E. Populations in urban areas steadily grew F. Motorized vehicles allowed food and other goods to be transported cheaply across great distances. G. Inventions and technology (light bulb, traffic light, cooling car, telephone) flourished and improved. H. sanitation, nutrition, medical care improved I. Negative consequences: Environmental problems resulting from the use of artificial substances such as plastics and other non-biodegradable items as well as pollution III. Industrial Revolution cont’d
Earth is a closed system – the only thing that enters earth’s atmosphere in large amounts is energy from the sun, the only thing that leaves is heat. No new matter enters or leaves Earth’s systms. Resources used up quickly Waste produced more quickly than it can be disposed of Environmental problems are local (landfill), regional(oil spill), or global (ozone depletion) Spaceship earth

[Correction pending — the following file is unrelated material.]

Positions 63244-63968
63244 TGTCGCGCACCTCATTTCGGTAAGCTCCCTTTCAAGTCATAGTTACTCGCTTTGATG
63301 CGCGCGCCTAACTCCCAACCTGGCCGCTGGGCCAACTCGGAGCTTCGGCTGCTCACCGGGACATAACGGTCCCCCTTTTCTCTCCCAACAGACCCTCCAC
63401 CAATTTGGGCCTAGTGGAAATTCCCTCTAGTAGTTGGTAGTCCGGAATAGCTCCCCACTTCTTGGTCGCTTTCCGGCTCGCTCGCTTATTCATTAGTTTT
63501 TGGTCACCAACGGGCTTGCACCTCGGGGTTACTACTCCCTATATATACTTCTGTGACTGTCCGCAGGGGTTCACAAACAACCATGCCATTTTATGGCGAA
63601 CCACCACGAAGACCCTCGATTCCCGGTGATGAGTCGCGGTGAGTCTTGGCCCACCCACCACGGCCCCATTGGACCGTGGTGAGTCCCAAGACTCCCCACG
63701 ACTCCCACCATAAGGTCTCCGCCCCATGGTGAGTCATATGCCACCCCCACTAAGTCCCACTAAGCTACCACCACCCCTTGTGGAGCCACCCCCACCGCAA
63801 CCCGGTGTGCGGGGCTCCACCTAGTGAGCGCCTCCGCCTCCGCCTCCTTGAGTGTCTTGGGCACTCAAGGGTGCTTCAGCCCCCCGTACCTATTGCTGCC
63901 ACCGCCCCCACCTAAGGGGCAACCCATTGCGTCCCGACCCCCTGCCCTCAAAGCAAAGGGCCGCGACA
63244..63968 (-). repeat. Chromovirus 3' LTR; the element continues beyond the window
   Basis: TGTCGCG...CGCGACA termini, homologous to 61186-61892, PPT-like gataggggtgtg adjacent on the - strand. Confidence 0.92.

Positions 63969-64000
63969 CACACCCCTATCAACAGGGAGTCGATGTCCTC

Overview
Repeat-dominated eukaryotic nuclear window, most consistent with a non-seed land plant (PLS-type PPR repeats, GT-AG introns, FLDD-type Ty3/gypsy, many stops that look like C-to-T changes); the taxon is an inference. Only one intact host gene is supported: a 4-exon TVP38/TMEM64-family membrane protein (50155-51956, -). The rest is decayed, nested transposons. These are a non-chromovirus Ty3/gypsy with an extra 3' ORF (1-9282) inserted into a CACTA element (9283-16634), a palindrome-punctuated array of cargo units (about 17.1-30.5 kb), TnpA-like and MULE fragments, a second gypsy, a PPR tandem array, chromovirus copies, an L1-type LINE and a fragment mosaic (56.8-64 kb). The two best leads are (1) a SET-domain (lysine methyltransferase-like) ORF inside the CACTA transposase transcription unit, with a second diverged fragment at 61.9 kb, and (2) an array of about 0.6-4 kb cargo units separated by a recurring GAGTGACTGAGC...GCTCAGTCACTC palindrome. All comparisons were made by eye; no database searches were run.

Resource depletion – a. natural resource – any natural material that is used by humans b. renewable resource – can be replaced within a lifetime c. nonrenewable resource – forms at a slower rate than it is being consumed D. resources are said to be depleted when a large fraction of a resource has been used up. EX. Renewable depleted resource – trees, water Nonrenewable depleted resource – copper mine Main environmental problems
II. Pollution A. main effect of Industrial revolution – waste produced faster than it is disposed of. B. pollution – an undesired change in air, water, or soil that adversely affects the health, survival, or activities of humans or other organisms. Types: Biodegradable – can be broken down by natural processes Ex. Human sewage, food wastes. Non-biodegradable – cannot be broken down by natural processes Ex. Mercury, lead, plastic Main environmental problems cont’d